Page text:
Metro Transit needs to get past the whole paper-based ticket/pass system anyway.
It's time to look into an RFID-based system, with prepaid options to subscribe to a monthly plan (to replace passes, with the ability to opt-out of premium services in exchange for a lower price), and/or hold a dollar balance (to replace tickets, and to make up the difference for one-off access to premium services when subscribed to a lower-tier monthly plan), with built-in automatic accounting of transfers within a fixed interval from initial boarding.
Does it really make any difference how proud one is, when one's love life - surely the central element without which there is no demonstrable distinction between being queer versus straight - is essentially in limbo?
I'm not exactly in the closet. I've reached the point where I willingly discuss it with anybody who brings it up. But frankly, for the vast majority of people I meet, it never seems to occurs to them to consider the possibility that I might be gay in the first place.
No, the $56M is NOT a legitimate representation of the actual construction cost.
The $56M is purely the city's share (split 3-ways with the Feds and the Province) of a 25-year lease (and apparently the associated leasehold improvements) on the Convention Centre component of the new development.
Beyond that, the city and province will be sharing the costs of actually operating the Convention Centre within the space they are leasing. These costs will clearly vary depending on commodity and labour prices, and also depending on the Centre's ability to recover some of its costs through its bookings.
Actual construction costs must be dealt with in the context of the cost to build the entire development (of which the Convention Centre will be but one tenant). This has been estimated at around $500M. Ramia's company will finance these costs as a private operation. I would expect that number to fluctuate somewhat, but I would not expect the city's $56M share of the lease to move significantly.
I am curious, though, what the exact source was for the estimate of $600K in property taxes due to the "Convention Centre". Is that the tax bill for the entire Nova Centre development as a whole, or is it only against the portion of the development that would be dedicated to Convention Centre operations? I ask because the current commercial property tax rate in the downtown urban core is a little more than $3 per $100 in assessed value, suggesting that a tax bill of $600K would correspond to an estimated property assessment of a little less than $20M. Is that a reasonable estimate for the property value of the overall development? (For reference, HRM's mapping services webpage tells me that the lot housing the neighboring Prince George Hotel and associated businesses is assessed at just a little less than $20M.)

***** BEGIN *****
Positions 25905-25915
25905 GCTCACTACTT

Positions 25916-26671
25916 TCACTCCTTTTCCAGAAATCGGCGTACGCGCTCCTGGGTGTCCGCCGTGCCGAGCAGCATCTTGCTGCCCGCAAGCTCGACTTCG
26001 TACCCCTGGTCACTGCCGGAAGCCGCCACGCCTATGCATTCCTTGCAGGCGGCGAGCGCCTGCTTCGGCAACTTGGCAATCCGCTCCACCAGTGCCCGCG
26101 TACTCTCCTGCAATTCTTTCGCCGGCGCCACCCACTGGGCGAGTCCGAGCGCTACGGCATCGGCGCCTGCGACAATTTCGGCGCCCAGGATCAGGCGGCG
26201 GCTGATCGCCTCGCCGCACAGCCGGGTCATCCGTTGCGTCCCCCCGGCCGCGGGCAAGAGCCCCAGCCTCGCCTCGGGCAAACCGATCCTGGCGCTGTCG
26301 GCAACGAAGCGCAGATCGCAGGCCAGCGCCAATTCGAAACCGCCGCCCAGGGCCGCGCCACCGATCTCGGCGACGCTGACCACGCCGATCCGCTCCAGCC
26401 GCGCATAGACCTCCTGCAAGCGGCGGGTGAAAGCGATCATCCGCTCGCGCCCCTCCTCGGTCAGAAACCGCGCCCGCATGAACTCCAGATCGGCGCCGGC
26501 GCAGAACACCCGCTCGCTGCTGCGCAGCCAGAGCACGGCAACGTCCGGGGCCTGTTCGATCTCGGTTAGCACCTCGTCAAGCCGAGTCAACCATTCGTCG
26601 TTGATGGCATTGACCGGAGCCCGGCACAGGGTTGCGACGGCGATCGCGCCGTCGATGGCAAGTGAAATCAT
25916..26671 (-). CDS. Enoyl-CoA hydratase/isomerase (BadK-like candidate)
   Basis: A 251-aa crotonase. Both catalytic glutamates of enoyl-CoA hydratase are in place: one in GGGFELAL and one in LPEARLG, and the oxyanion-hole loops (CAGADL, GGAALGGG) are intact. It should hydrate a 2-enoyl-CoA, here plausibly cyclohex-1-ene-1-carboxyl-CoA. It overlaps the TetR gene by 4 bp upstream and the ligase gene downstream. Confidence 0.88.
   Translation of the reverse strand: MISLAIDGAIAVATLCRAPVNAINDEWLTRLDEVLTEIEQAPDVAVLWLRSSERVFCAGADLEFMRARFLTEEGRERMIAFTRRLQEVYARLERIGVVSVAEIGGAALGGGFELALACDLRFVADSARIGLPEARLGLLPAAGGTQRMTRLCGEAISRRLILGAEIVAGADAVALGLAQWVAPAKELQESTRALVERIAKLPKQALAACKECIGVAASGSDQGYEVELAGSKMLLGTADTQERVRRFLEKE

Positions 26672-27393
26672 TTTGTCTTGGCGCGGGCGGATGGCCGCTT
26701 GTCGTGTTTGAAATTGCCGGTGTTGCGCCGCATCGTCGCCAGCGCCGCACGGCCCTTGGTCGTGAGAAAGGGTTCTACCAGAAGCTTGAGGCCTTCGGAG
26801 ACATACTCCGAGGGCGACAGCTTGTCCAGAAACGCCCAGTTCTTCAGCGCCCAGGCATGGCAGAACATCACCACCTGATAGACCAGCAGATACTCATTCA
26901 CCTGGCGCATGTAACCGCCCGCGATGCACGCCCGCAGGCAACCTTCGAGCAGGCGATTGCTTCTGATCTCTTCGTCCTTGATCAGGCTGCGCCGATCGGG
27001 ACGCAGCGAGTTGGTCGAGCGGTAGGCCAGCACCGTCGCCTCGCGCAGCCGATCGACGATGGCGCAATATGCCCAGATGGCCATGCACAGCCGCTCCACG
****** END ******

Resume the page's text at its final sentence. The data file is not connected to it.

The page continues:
The Halifax Common was, and to this day, still is, not chartered to be used exclusively as open space. Rather, it was chartered for common use.
The HRM government acknowledges the entire track of land defined from Cunard Street in the north, South Street in the south, Robie Street to the west and North Park/Ahern/Bell Road/South Park Streets to the east, as part of the current Halifax Commons. Some of it has been put to institutional use, such as hospitals and universities. Some of the land was granted to private ownership to encourage growth of the city. Overall, 200 of the total 235 acre grant that comprise the Commons are still under public ownership and put to use for the public benefit.
From what I've read, a large part of the original reason why the North Common was not developed was because it would interfere with the firing lines from Citadel Hill and thus the military objected to their development.
Cranky: "The cut to the southend isn't being used by anything except trains."
EXACTLY! The cut to the south end is used by trains... including the VIA passenger rail station. It could be one terminus of an overall commuter rail service including connections to BLIP, connections along the Bedford highway and beyond, connections in the north end of the peninsula via the old Kempt Road line as far as the Halifax Forum (with some land re-acquisition), connections along the north end of the waterfront as far as HMCS Dockyard...
Such plans would have to start somewhere. For example, with strategic acquisition of the necessary rights-of-way. Better to take possession of and preserve existing infrastructure before it's torn up.
Why would any protected wilderness area have to be bounded by the path of the 113? There are examples of wildlife right-of-ways being incorporated into new highway construction or added to existing roads, above- or below-grade, designed to encourage wildlife to cross the highway safely, and barriers to deter them from crossing the road at-grade where it isn't safe.
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